SummaryTo further their understanding of sound energy, students identify the different pitches and frequencies created by a vibrating ruler and a straw kazoo. They create high- and low-pitch sound waves.
Electrical engineers understand sound energy as part of the electronic devices and tools they design, such as iPods, radios, test equipment, medical equipment and sonar. Often, they design equipment that can "hear" ultrasound and infrasonic sounds not detectable with human hearing. Ultrasound can test metals and plastics in manufactured equipment for tiny flaws and cracks that indicate product weaknesses. They also design medical equipment that uses ultrasound to diagnose unseen body conditions or injury. Acoustics engineers are specialists in noise control and acoustic design in a given space or structure, such as auditoriums, airports or art galleries. Audio (or sound) engineers work in multimedia, generating and broadcasting sounds mechanically.
After this activity, students should be able to:
- Define pitch and frequency.
- Describe a sound with a high or low pitch and frequency.
- Describe how to change the pitch of a sound.
- Give an example how engineers use pitch and frequency in the design of new products.
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Each TeachEngineering lesson or activity is correlated to one or more K-12 science,
technology, engineering or math (STEM) educational standards.
All 100,000+ K-12 STEM standards covered in TeachEngineering are collected, maintained and packaged by the Achievement Standards Network (ASN),
a project of D2L (www.achievementstandards.org).
In the ASN, standards are hierarchically structured: first by source; e.g., by state; within source by type; e.g., science or mathematics;
within type by subtype, then by grade, etc.
Each TeachEngineering lesson or activity is correlated to one or more K-12 science, technology, engineering or math (STEM) educational standards.
All 100,000+ K-12 STEM standards covered in TeachEngineering are collected, maintained and packaged by the Achievement Standards Network (ASN), a project of D2L (www.achievementstandards.org).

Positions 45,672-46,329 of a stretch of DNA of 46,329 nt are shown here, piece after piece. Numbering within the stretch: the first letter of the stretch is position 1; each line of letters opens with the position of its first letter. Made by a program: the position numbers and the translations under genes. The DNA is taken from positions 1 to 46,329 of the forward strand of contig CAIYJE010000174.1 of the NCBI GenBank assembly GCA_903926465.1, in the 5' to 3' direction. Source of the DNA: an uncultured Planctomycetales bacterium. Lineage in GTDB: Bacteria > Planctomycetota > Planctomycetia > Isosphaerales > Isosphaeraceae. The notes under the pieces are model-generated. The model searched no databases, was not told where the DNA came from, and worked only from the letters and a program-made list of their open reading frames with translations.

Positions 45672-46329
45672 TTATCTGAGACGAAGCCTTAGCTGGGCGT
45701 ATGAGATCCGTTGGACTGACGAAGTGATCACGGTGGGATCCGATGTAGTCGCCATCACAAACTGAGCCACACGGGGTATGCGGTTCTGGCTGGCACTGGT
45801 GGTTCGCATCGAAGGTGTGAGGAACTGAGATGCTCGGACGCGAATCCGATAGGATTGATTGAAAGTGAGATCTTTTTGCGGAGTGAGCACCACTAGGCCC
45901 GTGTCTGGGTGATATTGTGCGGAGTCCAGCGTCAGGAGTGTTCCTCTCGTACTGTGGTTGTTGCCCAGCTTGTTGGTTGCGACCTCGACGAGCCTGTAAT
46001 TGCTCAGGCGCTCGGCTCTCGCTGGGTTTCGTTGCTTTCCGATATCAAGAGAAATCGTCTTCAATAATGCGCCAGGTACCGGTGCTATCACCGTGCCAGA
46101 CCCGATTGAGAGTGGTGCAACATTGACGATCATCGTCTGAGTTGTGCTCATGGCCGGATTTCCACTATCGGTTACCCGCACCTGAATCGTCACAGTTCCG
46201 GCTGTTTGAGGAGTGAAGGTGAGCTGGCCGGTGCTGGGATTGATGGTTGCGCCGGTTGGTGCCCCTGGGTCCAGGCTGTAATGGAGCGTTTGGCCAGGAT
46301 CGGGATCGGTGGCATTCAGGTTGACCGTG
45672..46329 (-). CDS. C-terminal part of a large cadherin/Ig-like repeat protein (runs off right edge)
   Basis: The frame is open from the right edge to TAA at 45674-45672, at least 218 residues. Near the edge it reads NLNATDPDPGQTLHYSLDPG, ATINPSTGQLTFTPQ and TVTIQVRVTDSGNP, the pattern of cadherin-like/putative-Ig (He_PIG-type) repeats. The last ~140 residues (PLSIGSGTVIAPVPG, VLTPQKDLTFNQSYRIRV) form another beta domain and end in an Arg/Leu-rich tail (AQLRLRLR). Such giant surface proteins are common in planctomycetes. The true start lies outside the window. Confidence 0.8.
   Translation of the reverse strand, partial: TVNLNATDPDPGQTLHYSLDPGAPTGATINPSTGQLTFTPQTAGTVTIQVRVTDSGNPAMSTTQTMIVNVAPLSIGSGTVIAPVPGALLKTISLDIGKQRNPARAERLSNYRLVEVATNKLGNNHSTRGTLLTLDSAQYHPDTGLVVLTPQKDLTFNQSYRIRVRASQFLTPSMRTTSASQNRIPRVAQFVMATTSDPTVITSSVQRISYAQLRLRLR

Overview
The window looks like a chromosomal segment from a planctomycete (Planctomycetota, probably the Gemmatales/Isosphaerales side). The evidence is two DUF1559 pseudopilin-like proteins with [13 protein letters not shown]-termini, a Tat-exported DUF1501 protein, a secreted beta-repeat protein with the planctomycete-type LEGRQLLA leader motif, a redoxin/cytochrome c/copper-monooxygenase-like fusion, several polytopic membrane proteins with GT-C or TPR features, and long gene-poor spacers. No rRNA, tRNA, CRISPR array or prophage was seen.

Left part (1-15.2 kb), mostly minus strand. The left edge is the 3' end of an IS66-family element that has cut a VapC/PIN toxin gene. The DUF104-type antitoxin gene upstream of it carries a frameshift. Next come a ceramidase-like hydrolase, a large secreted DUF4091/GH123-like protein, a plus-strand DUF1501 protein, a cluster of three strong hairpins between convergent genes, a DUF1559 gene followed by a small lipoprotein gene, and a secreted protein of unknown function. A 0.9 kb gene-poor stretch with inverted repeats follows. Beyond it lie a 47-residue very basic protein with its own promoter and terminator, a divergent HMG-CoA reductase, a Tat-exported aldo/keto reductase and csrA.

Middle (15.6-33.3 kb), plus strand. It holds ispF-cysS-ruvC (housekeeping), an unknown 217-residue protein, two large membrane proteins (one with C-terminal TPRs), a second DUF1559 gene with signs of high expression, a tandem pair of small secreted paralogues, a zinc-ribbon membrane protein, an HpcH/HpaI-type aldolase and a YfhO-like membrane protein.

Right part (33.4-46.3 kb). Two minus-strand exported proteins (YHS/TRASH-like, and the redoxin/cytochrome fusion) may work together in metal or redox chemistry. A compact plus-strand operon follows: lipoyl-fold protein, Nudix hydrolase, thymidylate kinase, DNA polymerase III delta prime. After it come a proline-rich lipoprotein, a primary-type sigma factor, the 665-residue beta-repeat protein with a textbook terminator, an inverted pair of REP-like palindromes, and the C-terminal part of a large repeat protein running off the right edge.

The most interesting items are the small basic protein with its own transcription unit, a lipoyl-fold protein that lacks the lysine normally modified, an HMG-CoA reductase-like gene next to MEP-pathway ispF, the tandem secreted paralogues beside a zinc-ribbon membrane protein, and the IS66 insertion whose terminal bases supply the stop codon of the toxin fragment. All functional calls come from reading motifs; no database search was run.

In the ASN, standards are hierarchically structured: first by source; e.g., by state; within source by type; e.g., science or mathematics; within type by subtype, then by grade, etc.
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Each group needs:
- plastic drinking straw
- Pitch and Frequency Worksheet, one per student
What is sound energy? It is the energy produced when sound is created. Today we are going to talk mainly about two characteristics of sound energy, pitch and frequency. Everyone: Create a sound, any sound. Can you hear higher or lower sounds around the room? This characteristic of sound is called pitch. What is a frequency? The number of vibrations for each sound pitch is called its frequency. High-pitched sounds have faster frequencies or more vibrations than low-pitched sounds with slow frequencies.
How do we use sound? We use sound to communicate, give warnings, talk to each other and send messages to our friends over the telephone. We also use sounds to entertain us and help us relax or get energized when we listen to music. Engineers also listen to sounds and create machines that detect sounds that our ears cannot even hear! Our ears pick up a wide range of frequencies. However, some animals hear frequencies that are too high-pitched or low-pitched for human hearing. These frequencies are called ultrasounds and infrasonic sounds.